9-11 Sep 2015 Paris (France)
Everyday market encounters in Zambian markets
Solange Guo Chatelard  1, 2@  
1 : Sciences Po Paris
Sciences Po
2 : Max Planck Institute for Social Anthropology  (MPI-SA)  -  Website
Advokatenweg 36 06114 Halle (Saale) -  Allemagne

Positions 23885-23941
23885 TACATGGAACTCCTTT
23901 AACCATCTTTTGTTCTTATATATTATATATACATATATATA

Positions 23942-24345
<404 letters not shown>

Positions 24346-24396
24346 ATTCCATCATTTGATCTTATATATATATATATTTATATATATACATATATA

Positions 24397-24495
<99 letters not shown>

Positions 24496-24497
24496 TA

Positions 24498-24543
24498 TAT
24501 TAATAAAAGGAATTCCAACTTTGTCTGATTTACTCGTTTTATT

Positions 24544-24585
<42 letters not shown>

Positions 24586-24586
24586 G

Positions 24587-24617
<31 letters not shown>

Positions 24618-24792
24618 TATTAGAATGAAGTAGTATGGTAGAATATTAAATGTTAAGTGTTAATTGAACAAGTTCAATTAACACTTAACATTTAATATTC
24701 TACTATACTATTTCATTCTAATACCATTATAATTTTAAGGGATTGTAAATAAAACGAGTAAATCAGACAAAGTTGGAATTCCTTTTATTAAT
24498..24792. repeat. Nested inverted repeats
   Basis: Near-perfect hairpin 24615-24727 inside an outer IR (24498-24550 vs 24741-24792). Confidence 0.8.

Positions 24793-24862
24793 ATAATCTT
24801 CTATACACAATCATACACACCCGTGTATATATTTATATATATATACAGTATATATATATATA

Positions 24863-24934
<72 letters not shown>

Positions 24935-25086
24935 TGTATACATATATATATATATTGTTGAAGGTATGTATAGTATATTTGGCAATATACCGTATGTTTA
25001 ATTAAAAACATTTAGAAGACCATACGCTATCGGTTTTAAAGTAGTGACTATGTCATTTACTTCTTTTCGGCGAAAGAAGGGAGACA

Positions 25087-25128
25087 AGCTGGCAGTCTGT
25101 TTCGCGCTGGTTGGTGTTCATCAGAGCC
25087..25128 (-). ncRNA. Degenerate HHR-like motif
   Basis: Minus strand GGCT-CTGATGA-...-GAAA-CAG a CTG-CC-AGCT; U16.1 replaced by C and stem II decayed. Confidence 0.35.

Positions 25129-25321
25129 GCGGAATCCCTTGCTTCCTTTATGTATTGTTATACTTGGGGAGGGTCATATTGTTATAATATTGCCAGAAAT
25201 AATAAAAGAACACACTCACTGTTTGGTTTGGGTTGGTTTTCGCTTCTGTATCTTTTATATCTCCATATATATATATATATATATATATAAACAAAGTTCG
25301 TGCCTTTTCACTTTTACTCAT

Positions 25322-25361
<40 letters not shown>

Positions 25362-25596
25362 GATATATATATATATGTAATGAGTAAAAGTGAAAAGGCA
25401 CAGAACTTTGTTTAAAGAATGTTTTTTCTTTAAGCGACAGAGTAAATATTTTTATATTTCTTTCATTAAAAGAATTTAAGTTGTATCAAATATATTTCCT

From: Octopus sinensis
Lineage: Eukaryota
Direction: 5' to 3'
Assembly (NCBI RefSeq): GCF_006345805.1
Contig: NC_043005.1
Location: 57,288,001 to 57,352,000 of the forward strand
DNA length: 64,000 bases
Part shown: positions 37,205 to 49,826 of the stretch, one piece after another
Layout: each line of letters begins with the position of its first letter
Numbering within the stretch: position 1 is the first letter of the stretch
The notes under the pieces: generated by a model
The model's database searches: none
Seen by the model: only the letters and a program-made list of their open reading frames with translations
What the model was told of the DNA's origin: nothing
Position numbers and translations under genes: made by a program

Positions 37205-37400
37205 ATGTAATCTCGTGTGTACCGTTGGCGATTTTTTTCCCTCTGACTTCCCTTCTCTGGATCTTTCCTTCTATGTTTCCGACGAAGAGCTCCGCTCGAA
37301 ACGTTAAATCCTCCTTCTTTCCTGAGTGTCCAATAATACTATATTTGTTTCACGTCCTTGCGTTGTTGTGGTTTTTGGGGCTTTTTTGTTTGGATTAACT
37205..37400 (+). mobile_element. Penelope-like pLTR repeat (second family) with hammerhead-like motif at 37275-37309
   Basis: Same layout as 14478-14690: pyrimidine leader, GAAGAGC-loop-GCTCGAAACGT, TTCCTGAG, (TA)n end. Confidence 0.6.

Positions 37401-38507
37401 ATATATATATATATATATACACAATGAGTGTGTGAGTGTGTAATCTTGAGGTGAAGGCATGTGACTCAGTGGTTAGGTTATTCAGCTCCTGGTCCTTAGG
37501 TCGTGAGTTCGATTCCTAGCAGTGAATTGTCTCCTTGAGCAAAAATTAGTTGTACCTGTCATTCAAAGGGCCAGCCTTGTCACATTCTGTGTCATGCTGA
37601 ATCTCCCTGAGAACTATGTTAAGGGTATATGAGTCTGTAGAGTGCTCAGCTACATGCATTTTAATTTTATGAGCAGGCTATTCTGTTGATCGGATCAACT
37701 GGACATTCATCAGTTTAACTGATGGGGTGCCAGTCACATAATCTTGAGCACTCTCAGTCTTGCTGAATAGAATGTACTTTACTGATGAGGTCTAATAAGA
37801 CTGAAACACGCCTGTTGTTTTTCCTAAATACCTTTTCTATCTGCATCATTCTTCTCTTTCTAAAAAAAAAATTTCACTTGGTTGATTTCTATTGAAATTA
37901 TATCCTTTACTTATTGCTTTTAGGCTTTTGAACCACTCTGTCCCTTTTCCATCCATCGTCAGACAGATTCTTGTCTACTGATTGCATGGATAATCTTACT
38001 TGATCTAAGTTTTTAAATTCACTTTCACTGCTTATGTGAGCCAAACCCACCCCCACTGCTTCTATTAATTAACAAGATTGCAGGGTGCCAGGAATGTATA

Historically, the assimilation process of the first generations of Chinese migrants who moved to and settled in North America, Europe and South Africa in the 19th and early 20th centuries was largely characterised by exclusion, socio-cultural backlash, and discriminatory policies imposed by host countries. Social and economic segregation went hand in hand. Nowadays, in contrast, new waves of Chinese migrants living in Zambia are often charged of spreading their influence and economic footprint in an unfettered manner while socially retreating from local society by employing strategies of self-exclusion. This tension appears to have transformed historical patterns of assimilation of Chinese diaspora groups. While Chinese economic markers in Zambia are increasingly visible throughout the country –Chinese billboards, products, restaurants, street vendors, public markets and new residential areas – relatively little is understood beyond the commercial realm of market interaction. The nature of social relations and everyday practice, both public and private, are largely overlooked. Based on 18 months of ethnographic fieldwork among the growing Chinese community in Zambia, this paper explores the tensions and contradictions of social dynamics underlying China's growing commercial presence in the country by focusing on local public markets. The remarkable intensification of Chinese presence in Zambian markets through street vendors, produce and consumers, represents not only an illustration of an appropriation of space, but also reflects the broader changes taking place in Zambian society. This paper asks what are the social implications of China's increased integration into the country's urban economy.


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